Tenants who are already under pressure denounce excessive rent increases

Tenants who are already under pressure denounce excessive rent increases

Renters, already choked on cost-of-living increases, are being discouraged by recent abusive rent increases, which go far beyond the Housing Administrative Court’s recommendation announced on Tuesday.

• Also read: A rent increase of at least 2.3% is permitted this year

“My mother paid $545 a month and the new landlords offered her two rent increases: one of 12.5% ​​($68) for an increase in utility costs and another of $115 (about 22%) for future installation of a rental car heat pump. She was told she had to choose between the two [hausses] Or leave,” explains the son of a tenant from Trois-Rivières, who asked to hide his identity for fear of reprisals against his mother.

Apartment for rent

Photo courtesy of a source

Before the building was sold in 2021, the tenant paid $505 a month rent.

“The previous owners had added $40 a month to give them a better chance of selling the building. We accepted it at the time because we thought it was still okay, but it’s abusive there,” explains the man who helps his 59-year-old ailing mother.

Rises for no reason

On Tuesday, the Administrative Housing Tribunal (TAL) published its annual recommendations, proposing a fundamental 2.3% rent increase for unheated housing.

Last year, the TAL offered an average increase of 1.28% for the same accommodation.

Despite this, many tenants in Quebec received calls for substantial rent increases.

In the Capitale-Nationale, some tenants have even received up to 8%, even if no major work has been carried out in their building in the last year.

“Since I’ve moved into my apartment I’ve been getting about a $5 raise a month every year except last year when I got a $10 raise. This year I’m being asked for a $100 increase,” complains a tenant living in the Limoilou neighborhood. He also asked for anonymity for fear of reprisals.

“It drives me crazy because everything is already more expensive, especially groceries,” he adds.

For the latter, the 8% increase is all the more incomprehensible since he has been caught with water ingress problems in his apartment for four years.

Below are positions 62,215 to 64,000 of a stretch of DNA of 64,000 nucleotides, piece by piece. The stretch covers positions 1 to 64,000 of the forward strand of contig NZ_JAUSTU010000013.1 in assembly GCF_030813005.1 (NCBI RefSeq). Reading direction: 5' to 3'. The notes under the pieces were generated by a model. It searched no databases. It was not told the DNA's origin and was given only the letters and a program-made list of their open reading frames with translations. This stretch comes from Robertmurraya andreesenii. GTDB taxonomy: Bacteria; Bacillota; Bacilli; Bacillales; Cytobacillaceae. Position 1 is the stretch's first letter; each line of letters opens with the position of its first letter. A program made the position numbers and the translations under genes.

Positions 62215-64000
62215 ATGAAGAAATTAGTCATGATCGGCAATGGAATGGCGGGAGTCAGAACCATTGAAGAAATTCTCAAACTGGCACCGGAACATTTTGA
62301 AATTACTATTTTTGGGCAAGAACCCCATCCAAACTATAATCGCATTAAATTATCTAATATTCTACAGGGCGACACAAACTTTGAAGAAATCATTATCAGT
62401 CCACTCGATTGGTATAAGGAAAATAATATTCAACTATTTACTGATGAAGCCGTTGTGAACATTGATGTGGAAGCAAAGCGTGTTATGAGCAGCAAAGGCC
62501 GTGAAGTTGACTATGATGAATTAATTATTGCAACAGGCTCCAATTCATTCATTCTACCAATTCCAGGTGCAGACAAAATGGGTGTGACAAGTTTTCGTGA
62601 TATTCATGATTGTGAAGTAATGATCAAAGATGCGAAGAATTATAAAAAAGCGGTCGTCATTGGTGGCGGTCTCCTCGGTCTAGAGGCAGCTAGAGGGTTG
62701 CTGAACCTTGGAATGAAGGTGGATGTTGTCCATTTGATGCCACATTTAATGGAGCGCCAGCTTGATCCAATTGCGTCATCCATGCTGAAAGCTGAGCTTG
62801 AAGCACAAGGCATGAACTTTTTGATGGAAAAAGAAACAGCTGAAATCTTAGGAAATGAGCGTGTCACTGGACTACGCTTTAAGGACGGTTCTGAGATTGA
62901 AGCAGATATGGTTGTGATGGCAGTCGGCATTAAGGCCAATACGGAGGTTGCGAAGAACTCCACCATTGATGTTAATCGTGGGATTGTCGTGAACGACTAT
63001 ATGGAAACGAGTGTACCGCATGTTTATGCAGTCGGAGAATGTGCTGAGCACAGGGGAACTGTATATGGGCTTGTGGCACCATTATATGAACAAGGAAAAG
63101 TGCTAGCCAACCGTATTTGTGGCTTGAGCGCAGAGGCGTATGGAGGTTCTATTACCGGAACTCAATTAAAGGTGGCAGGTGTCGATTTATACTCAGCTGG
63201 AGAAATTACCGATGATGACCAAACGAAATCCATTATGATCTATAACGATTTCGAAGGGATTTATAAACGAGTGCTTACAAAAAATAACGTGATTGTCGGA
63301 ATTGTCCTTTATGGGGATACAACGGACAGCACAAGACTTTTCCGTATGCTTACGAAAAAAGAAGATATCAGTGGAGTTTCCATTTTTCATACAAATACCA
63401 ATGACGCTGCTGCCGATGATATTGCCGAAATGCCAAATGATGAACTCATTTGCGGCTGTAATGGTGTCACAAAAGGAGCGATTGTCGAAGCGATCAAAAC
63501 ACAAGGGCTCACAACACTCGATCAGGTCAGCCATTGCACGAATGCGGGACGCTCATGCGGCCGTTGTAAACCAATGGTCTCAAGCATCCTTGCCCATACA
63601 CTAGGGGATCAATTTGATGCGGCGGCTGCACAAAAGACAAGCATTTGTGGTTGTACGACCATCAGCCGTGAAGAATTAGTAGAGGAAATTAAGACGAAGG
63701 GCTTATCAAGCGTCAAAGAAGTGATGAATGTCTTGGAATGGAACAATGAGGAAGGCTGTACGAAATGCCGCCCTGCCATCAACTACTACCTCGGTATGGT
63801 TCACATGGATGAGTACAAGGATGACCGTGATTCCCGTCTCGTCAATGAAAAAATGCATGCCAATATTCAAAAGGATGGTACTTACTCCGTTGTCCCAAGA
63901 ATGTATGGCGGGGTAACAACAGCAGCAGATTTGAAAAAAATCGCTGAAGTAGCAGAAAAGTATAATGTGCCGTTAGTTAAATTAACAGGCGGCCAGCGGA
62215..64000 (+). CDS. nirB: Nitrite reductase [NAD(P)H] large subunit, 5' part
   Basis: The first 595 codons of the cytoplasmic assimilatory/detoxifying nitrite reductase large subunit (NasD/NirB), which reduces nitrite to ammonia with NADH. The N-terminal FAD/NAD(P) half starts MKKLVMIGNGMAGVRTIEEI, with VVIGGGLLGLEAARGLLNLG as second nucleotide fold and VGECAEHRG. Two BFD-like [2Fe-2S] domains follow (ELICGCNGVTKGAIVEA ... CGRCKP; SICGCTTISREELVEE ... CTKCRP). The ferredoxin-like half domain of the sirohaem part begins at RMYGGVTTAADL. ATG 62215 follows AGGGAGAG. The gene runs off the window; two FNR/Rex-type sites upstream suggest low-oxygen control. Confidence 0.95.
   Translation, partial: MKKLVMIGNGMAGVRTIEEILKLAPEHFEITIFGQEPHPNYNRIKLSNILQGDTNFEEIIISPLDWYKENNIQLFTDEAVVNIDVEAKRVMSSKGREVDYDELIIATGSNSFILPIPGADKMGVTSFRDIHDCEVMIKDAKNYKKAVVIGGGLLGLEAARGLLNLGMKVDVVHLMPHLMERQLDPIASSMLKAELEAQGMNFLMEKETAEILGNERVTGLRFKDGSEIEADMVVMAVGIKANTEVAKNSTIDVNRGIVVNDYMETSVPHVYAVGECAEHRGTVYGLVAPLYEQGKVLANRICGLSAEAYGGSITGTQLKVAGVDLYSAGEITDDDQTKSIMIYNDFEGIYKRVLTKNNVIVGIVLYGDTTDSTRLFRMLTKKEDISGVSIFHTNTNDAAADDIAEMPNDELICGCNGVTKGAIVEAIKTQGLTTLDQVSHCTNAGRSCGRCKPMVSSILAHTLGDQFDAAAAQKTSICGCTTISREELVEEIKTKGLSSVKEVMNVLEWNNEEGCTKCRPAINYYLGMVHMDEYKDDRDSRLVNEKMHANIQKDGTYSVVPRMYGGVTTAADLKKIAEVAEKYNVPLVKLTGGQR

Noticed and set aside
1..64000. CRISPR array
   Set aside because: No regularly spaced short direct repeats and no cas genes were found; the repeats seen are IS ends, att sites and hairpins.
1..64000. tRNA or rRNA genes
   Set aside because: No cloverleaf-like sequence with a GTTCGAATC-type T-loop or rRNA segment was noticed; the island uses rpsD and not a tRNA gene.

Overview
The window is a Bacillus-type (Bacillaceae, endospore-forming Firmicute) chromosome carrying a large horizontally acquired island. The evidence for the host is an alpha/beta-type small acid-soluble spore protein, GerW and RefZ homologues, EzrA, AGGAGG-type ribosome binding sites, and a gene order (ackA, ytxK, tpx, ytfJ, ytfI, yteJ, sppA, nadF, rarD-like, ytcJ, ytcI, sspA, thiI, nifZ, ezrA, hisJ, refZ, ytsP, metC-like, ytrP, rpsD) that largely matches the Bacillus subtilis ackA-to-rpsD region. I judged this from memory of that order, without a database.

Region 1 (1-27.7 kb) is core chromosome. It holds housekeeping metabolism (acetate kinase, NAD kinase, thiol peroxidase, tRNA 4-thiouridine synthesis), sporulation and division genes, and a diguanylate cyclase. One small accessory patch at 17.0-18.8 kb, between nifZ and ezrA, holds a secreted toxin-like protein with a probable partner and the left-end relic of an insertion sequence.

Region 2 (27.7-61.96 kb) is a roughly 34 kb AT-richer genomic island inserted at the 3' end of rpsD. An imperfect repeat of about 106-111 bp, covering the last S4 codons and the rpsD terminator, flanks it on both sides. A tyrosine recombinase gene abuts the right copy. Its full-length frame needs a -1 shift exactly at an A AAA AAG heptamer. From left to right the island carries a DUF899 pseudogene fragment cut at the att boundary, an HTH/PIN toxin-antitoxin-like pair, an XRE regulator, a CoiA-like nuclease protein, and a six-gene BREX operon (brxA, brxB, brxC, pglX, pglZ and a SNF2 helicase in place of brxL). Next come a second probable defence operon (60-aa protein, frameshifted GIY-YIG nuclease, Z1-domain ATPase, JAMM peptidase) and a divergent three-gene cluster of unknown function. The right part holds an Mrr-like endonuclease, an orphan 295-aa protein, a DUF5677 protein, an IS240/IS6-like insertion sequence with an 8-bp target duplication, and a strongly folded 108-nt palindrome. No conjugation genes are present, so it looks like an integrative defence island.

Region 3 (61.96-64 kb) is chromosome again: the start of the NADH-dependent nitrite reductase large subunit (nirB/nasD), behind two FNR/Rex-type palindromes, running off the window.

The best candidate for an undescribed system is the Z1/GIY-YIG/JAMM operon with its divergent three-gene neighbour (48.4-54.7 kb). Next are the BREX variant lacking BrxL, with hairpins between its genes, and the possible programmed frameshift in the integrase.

“They just do surface repairs,” he argues.

right to refusal

As for the housing committees, the phenomenon of abusive increases is expected to increase. At the Bureau d’animation et d’information logement (BAIL) in Quebec City, we’ve already noticed that calls from tenants are increasing year on year.

“We have already received 40 calls for rent increases since the beginning of January. With the “season” starting, I think we’re risking more calls than last year,” said Jonathan Carmichaël, spokesman for the organization.

BAIL of Quebec's Jonathan Carmichaël is concerned about a sharp rise in abusive rent increases by landlords in Quebec.

Stevens LeBlanc/JOURNAL DE QUEBEC

BAIL of Quebec’s Jonathan Carmichaël is concerned about a sharp rise in abusive rent increases by landlords in Quebec.

The same story on the page of spokesman for the Regrouping of Quebec Housing Committees and Tenants’ Associations (RCLALQ), Cédric Dussault.

“We invite tenants not to rush into accepting increases. They can always decline increases they think are excessive,” he explains.

Each year, the TAL proposes a “reasonable” rate of increase to the owners, taking into account their expenses, in particular the increase of taxes, insurance, major works, as well as all the costs of running the building.

Landlords have three to six months before the end of the lease to submit an application for a rent increase. You therefore have until March 31st to send off the notice of termination for leases that end on June 30th.

Tenants can reject the increase they consider excessive. It is then up to the owner to open a file with the TAL to apply for the rent to be fixed.

Estimate of the average adjustment of the TAL basic rent for 2023:

Unheated accommodation:

Heated accommodation:

  • Electricity: 2.8%
  • Natural gas: 4.5%
  • Heating oil: 7.3%

* Source: Administrative Court for Housing (TAL)

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